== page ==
Wednesday, May 18, 2022 | Last Update : 12:30 AM IST

  Life   Art  27 Mar 2018  The first enchantress

The first enchantress

THE ASIAN AGE. | SANDIP SOPARRKAR
Published : Mar 27, 2018, 1:37 am IST
Updated : Mar 27, 2018, 1:37 am IST

Indrani Rahman’s family background was very interesting as she had Indian and American blood.

Let us all stand up and bow down to the most amazing and highly gifted Indrani Rahman.
 Let us all stand up and bow down to the most amazing and highly gifted Indrani Rahman.

It is said that apart from the art of dance if the dancer is gifted with an astonishing  physical beauty then it is like sone pe suhaga (best of the best) or in simple words, it can’t get better than that.

Today through the power of my pen, I would like to bring alive one superbly talented and gorgeous dancer who was our family friend and who my grandmother called the goddess Mohini (the enchantress). Not only did she had the beauty that was enchanting and captivating, she also had the unbeatable talent of four Indian classical dances. Let us all stand up and bow down to the most amazing and highly gifted Indrani Rahman.

 

Those of you who are not aware of who I am talking  about, all you need to do is simply open the history books of dance and beauty pageants and you will know what the legendary Indrani Rahman meant to the world of Indian classical dance and beauty contests.

If it was not for the confidence of Indrani Rahman, we would not have had Sushmita Sen and Lara Dutta receiving laurels at the Miss Universe pageant in the later years. At the age of 22, Indrani became the first Indian woman to participate in an international beauty contest, back in 1952 where she even wore a swimsuit with a twist!

I remember my grandmother telling me that when Miss Universe held its maiden pageant on June 28, 1952, Indrani was the first one to represent our country after being crowned Miss India the same year.

 

If you thought she could get away with the swimsuit round, well no. But hold your horses because she looked pretty sitting with the other participants. Indrani did manage to attract eyeballs among the 30 contestants, courtesy her adorable bindi (dot of the forehead) and gajra (a string of flowers)! That’s called fashion with a twist.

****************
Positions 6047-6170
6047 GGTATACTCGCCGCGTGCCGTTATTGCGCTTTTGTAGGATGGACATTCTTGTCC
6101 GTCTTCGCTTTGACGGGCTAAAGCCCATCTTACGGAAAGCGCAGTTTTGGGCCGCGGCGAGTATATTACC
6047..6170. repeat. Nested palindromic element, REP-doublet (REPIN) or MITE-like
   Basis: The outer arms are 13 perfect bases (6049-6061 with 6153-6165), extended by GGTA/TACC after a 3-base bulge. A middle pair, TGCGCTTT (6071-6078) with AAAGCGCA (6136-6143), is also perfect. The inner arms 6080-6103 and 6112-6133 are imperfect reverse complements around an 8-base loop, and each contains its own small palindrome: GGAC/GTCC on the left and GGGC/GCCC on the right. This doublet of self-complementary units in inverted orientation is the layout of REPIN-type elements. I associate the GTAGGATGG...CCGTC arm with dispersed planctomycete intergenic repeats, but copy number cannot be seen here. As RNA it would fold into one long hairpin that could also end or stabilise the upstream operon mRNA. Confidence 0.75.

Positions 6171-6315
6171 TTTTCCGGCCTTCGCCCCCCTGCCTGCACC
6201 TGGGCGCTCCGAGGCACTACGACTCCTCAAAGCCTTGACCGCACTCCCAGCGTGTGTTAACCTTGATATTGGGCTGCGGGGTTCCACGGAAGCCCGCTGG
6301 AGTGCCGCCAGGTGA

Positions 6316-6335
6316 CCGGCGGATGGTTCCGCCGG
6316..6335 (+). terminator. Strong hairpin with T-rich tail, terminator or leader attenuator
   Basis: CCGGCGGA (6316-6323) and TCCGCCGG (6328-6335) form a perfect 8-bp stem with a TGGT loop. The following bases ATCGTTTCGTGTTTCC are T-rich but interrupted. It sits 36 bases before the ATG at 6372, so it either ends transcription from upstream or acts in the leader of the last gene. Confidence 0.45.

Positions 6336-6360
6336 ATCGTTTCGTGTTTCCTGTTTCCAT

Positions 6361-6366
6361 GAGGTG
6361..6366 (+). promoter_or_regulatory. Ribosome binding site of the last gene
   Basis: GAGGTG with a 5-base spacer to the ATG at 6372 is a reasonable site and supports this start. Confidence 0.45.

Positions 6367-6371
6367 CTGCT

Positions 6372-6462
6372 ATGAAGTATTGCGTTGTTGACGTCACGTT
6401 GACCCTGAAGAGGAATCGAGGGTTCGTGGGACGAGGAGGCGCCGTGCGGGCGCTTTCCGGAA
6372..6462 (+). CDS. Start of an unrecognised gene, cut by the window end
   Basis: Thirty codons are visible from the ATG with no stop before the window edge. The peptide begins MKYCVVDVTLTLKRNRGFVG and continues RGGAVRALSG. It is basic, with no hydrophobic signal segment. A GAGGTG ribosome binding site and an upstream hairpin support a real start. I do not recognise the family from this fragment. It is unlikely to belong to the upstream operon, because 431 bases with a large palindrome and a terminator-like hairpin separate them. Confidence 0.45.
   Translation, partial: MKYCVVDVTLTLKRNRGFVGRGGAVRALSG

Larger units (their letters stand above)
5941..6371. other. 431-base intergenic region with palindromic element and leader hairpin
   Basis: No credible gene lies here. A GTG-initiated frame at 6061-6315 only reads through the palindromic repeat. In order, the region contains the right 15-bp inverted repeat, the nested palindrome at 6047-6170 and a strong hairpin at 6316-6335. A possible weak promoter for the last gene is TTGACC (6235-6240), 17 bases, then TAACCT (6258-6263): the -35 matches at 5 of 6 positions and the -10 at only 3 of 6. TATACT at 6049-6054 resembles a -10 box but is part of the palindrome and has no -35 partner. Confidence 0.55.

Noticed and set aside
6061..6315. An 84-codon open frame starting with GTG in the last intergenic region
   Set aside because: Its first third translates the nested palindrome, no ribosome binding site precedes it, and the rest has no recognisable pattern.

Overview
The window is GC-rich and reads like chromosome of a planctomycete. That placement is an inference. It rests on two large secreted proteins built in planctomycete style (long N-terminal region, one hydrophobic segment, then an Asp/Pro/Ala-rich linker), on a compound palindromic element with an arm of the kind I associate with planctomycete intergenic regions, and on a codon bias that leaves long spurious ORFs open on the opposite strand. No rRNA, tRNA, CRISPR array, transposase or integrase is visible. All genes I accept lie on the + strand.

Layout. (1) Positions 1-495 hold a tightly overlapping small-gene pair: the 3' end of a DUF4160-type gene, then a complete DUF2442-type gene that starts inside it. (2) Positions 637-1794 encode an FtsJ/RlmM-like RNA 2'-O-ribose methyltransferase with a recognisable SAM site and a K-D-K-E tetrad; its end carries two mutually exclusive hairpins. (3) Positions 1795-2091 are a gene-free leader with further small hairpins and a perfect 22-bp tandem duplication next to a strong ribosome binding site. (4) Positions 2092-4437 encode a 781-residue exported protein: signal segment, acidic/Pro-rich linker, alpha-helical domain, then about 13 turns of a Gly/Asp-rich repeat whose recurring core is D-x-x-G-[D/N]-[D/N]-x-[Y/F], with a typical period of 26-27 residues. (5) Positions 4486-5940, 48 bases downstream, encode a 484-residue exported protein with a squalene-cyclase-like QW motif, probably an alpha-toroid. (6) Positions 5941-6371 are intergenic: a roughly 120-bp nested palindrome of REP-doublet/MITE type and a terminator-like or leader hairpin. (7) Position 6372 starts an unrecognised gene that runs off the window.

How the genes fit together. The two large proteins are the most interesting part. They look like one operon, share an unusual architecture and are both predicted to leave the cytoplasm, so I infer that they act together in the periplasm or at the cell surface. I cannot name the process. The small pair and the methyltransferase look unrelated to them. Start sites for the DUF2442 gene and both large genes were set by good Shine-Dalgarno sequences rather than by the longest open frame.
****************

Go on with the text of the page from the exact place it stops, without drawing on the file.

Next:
Indrani Rahman’s family background was very interesting as she had Indian and American blood. Father of Indrani, Ramalal Balram Bajpai was a chemist and a close associate of my great grandfather, Dr M.B. Soparkar who was the personal doctor to Mahatma Gandhi, Morarji Desai and Vallabhbhai Patel. My great grandfather would often prescribe medicines which Indrani’s father would deliver. It was a relationship that was close, professionally as well as personally. Later, her father went to the US for higher education. There he met and married Esther Luella Sherman, an American by birth who was born in Petoskey, Michigan. Indrani’s mother, Esther, embraced Hinduism after her wedding and took the name Ragini Devi.

 

The couple moved to India in the 1920s. Ramalal then took a job as an assistant editor of Young India, the magazine founded by Lala Lajpat Rai. After Independence, he became the Consul General of India at New York and the president of the Indo-American League. Meanwhile, Ragini Devi became a passionate proponent of Indian classical dances and devoted her life to their revival and nurture.

This happened after a fateful meeting with the great raja daasi (royal courtesan) Jetti Tayamma of Mysore from whom she started learning Bharatanatyam.

She then honed her dancing talent under the tutelage of Gauri Amma, a courtesan from Chennai. Ragini later became a celebrated dancer herself and was among the most feted performers of the 1930s. She also championed the revival of Kathakali during the same period.